One of the great benefits of digital technology is the rise of citizen journalism and blogging, in which amateurs, without any formal training or connections to traditional news outlets, are able to have their voices heard.
“We’re living in this world where there’s this marvelous word, ‘disintermediation,’ where people used to have to go get hired by a newspaper or get a broadcaster to take them on in order to get what they were saying out to an audience,” said Anne Morrison, director of the BBC Academy. “Now, that’s no longer the case. People have direct means of access to an audience. There’s no barrier at all. We can see that on a daily basis with the amount of social media, which allows people to talk directly on Twitter to their followers, which enables people to put up blogs and so on.”
Morrison acknowledged that this “plethora of different voices” is in many ways something to celebrate.
“A fantastic, democratic, sort of splurge of voices right across the spectrum, but it doesn’t necessarily mean that those are well-informed voices or, indeed, that they have an accurate picture of whatever it is they’re describing,” she said. “I think it almost puts more onus on the brands, the organizations with a reputation that people use as trusted guides to the news. Obviously, the BBC is one of those.”
One of the ways the organization maintains its reputation is through the training its through the BBC Academy, which houses the colleges of Journalism, Production and Leadership as well as the Center for Technology.
“It’s very important that we maintain that relationship of trust with our audience,” Morrison said. “One of the ways we do that is through the ethos of the organization, but supported by training in the skills which journalists need. That’s very much informed by our organizational values, which are really at the heart of he BCC. Making sure that people leave any opinions of their own at the door and making sure they’re treating things with an attitude of fairness and impartiality and getting to the truth of the matter. Not afraid to challenge those in power, in fact, that’s part of our democratic duty.”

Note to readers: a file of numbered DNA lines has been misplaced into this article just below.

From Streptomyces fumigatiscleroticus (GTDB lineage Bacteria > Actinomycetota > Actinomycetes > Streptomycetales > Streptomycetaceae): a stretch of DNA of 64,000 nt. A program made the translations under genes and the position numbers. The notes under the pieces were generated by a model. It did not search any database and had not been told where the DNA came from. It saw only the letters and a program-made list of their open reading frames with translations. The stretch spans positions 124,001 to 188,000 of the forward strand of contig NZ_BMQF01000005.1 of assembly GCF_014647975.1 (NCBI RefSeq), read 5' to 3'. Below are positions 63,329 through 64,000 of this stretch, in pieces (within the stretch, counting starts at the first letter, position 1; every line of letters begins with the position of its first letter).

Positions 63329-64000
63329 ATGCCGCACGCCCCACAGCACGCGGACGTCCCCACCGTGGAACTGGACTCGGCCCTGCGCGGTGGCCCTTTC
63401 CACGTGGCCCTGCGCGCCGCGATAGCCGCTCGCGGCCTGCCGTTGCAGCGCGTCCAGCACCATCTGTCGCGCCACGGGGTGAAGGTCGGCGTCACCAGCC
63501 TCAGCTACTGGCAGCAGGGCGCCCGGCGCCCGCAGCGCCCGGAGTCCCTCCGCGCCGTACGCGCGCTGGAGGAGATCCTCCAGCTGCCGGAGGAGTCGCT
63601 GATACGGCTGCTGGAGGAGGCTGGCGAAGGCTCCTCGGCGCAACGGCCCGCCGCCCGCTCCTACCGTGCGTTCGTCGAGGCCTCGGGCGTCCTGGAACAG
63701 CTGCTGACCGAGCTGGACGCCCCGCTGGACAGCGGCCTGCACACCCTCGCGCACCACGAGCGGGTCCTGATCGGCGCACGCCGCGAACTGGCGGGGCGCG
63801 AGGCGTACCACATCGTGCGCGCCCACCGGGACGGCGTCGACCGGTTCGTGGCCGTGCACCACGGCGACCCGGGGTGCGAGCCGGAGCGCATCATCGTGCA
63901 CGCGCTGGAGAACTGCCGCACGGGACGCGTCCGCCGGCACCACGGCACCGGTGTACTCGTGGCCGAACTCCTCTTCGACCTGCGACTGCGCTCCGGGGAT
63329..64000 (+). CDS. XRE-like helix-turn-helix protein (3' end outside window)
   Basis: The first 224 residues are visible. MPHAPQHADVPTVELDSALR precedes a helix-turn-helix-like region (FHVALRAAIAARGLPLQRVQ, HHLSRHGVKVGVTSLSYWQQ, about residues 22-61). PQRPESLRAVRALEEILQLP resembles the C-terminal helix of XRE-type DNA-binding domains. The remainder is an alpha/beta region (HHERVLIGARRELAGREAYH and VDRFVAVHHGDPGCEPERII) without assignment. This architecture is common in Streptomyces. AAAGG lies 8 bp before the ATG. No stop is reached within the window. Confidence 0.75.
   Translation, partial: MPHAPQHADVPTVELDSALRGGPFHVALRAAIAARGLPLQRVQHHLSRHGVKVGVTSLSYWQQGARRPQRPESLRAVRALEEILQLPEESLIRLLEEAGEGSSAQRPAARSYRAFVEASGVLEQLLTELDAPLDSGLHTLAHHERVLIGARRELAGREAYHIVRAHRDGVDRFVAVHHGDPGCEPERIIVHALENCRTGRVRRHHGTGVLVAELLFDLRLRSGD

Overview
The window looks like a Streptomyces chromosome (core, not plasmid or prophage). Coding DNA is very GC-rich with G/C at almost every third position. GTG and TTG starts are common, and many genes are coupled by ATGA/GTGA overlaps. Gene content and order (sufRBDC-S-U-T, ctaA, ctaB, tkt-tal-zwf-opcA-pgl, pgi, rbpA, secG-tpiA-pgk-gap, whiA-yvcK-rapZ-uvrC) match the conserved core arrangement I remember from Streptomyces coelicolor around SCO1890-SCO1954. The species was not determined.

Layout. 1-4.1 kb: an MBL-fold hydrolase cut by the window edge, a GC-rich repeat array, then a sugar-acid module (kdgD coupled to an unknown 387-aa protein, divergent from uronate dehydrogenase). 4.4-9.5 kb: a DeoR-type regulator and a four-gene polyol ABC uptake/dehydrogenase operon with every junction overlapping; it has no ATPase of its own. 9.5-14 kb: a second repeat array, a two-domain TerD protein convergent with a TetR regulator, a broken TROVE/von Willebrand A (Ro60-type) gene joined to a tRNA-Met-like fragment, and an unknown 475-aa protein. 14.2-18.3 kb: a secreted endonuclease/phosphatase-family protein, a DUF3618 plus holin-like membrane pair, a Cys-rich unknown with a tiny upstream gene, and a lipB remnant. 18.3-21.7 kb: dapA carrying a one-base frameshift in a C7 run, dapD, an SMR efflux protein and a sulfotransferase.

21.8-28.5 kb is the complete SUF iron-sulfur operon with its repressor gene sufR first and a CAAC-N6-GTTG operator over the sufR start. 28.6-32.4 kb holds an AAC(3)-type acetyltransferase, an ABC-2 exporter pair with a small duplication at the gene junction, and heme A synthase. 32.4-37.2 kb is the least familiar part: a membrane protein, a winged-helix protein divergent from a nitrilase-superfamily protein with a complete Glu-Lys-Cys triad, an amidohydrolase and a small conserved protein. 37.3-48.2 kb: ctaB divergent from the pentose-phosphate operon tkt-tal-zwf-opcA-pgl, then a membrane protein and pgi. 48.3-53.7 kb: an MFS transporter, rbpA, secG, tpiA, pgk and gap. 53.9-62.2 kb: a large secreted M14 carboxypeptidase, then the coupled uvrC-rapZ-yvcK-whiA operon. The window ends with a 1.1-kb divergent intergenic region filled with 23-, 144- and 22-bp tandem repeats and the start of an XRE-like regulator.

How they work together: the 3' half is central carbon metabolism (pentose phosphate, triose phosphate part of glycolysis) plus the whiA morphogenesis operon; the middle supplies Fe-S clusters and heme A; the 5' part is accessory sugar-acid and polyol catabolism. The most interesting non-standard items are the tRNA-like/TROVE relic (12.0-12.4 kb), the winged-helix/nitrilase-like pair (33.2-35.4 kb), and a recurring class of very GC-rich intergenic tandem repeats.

These values — which should be familiar to any news professional — are what the BBC Academy teaches and use to maintain its reputation and foster trust with its audience.
“In many senses, we need to harness the new world and understand that our audiences are consuming news in all sorts of different ways, but make sure that our values, which lie behind these philosophies of the BBC as a public service broadcaster, are in a sense unchanged, even though we might be meeting new forms of delivery and new platforms on which to deliver our news,” Morrison said.
Listen to our podcast interview with Anne Morrison, director of the BBC Academy, and Mark Wray, director of the Academy’s College of Journalism. You can learn more about the Academy’s training programs here.
This interview was set up in partnership with Steffen Konrath of Liquid News Room.